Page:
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Last Comment Bug 848417 - (CVE-2013-0799) Mozilla Maintenance Service buffer overflow allowing privilege escalation
: Mozilla Maintenance Service buffer overflow allowing privilege escalation
: csectype-priv-escalation, sec-high
Product: Toolkit
Classification: Components
Component: Application Update (show other bugs)
: 19 Branch
: x86_64 Windows 7
: -- critical (vote)
: mozilla22
Assigned To: Stephen A Pohl [:spohl]
: Robert Strong [:rstrong] (use needinfo to contact me)
Depends on:
Blocks: bgupdates
  Show dependency treegraph
Reported: 2013-03-06 09:17 PST by Frédéric Hoguin
Modified: 2014-07-24 16:08 PDT (History)
13 users (show)
abillings: sec‑bounty+
ryanvm: in‑testsuite?
See Also:
Crash Signature:
QA Whiteboard:
Iteration: ---
Points: ---
Has Regression Range: ---
Has STR: ---

Proof of Concept source code and executable (6.14 KB, application/java-archive)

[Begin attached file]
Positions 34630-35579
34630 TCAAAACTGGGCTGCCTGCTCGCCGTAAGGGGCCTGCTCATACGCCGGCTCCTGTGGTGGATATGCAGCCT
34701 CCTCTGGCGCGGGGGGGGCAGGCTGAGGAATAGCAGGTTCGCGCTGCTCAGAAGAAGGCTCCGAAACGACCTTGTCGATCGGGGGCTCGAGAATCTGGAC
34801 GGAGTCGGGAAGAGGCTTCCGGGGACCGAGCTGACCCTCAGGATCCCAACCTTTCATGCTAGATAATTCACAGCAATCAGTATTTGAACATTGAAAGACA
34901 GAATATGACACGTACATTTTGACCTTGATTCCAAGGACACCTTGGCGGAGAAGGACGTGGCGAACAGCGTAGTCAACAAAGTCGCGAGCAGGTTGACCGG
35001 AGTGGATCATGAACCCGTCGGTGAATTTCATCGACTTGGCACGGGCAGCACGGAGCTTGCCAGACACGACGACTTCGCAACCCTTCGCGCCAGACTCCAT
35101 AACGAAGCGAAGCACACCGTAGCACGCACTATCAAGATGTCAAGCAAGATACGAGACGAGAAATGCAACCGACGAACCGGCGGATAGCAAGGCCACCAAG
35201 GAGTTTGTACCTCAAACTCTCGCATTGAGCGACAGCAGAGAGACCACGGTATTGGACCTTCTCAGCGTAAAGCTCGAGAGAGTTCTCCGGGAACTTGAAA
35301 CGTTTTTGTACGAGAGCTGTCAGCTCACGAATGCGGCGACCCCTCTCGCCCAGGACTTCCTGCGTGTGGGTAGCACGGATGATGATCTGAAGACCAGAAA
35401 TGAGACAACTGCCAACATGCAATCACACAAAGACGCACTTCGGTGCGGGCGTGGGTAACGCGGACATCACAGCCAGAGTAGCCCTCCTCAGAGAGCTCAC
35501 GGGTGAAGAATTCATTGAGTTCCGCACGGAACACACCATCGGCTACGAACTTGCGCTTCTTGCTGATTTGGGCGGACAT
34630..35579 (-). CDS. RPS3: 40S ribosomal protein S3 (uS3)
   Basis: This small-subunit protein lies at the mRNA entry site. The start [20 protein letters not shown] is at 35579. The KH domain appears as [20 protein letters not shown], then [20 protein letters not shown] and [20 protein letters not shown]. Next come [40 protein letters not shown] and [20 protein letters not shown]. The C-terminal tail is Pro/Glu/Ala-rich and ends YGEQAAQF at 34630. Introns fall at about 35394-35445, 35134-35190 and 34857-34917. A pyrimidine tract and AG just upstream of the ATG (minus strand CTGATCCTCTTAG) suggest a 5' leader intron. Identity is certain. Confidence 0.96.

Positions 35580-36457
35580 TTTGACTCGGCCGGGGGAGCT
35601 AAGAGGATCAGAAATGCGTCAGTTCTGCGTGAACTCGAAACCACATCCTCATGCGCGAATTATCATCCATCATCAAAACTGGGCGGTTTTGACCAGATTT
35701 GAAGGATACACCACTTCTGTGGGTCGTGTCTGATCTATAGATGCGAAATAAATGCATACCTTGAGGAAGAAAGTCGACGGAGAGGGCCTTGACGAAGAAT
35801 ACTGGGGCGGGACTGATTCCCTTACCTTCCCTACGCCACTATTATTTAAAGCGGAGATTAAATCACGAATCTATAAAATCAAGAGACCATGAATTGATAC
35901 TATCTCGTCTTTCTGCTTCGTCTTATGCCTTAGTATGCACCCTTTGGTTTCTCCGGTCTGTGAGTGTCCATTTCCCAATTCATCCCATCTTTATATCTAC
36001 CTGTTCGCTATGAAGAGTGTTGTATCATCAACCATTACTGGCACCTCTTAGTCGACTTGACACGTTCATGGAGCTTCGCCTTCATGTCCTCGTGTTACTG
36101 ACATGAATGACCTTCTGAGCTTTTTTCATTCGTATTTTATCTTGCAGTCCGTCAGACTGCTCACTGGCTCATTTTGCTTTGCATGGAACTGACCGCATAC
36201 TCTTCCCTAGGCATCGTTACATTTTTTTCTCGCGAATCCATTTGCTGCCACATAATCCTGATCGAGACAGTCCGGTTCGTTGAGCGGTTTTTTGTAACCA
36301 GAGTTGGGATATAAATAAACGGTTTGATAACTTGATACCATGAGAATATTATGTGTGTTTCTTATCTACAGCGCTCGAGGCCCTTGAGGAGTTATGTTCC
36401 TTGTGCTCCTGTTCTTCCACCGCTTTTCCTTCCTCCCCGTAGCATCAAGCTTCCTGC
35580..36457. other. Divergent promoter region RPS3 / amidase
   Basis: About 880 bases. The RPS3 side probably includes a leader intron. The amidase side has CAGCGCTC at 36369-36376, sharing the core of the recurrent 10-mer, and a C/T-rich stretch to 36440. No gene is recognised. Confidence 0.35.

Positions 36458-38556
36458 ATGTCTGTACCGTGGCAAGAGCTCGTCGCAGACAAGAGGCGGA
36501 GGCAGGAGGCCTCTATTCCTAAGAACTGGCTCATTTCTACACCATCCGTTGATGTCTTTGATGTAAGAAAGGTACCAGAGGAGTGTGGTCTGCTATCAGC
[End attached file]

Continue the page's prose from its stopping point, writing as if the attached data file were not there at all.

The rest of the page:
2013-03-06 09:17 PST, Frédéric Hoguin
no flags Details
Wip (2.81 KB, patch)
2013-03-06 15:03 PST, Stephen A Pohl [:spohl]
robert.strong.bugs: feedback+
netzen: feedback+
Details | Diff | Splinter Review
Patch (2.93 KB, patch)
2013-03-06 22:06 PST, Stephen A Pohl [:spohl]
netzen: review+
lukasblakk+bugs: approval‑mozilla‑aurora+
lukasblakk+bugs: approval‑mozilla‑beta+
lukasblakk+bugs: approval‑mozilla‑esr17+
Details | Diff | Splinter Review

Description Frédéric Hoguin 2013-03-06 09:17:53 PST
Created attachment 721765 [details]
Proof of Concept source code and executable

The Mozilla Maintenance Service is vulnerable to a stack-based buffer overflow, allowing an unprivileged user to escalate privileges to NT_AUTHORITY\SYSTEM.

The bug lies in workmonitor.cpp, in the ProcessSoftwareUpdateCommand function, at lines 307-308, where a fixed size array is passed to GetInstallationDir:

WCHAR installDir[MAX_PATH] = {L'\0'};
if (!GetInstallationDir(argc, argv, installDir)) {

GetInstallationDir, in turn, performs an unchecked copy of argv[2] into the destination buffer (here, installDir):

static BOOL
GetInstallationDir(int argcTmp, LPWSTR *argvTmp, WCHAR aResultDir[MAX_PATH])
  if (argcTmp < 2) {
    return FALSE;
  wcscpy(aResultDir, argvTmp[2]);

Maintenanceservice.exe wrongly assumes that its arguments have a valid size. However, due to the way the maintenance service is configured, any unprivileged user can start it, with arbitrary arguments: this is why Firefox can use it to upgrade without triggering an UAC prompt.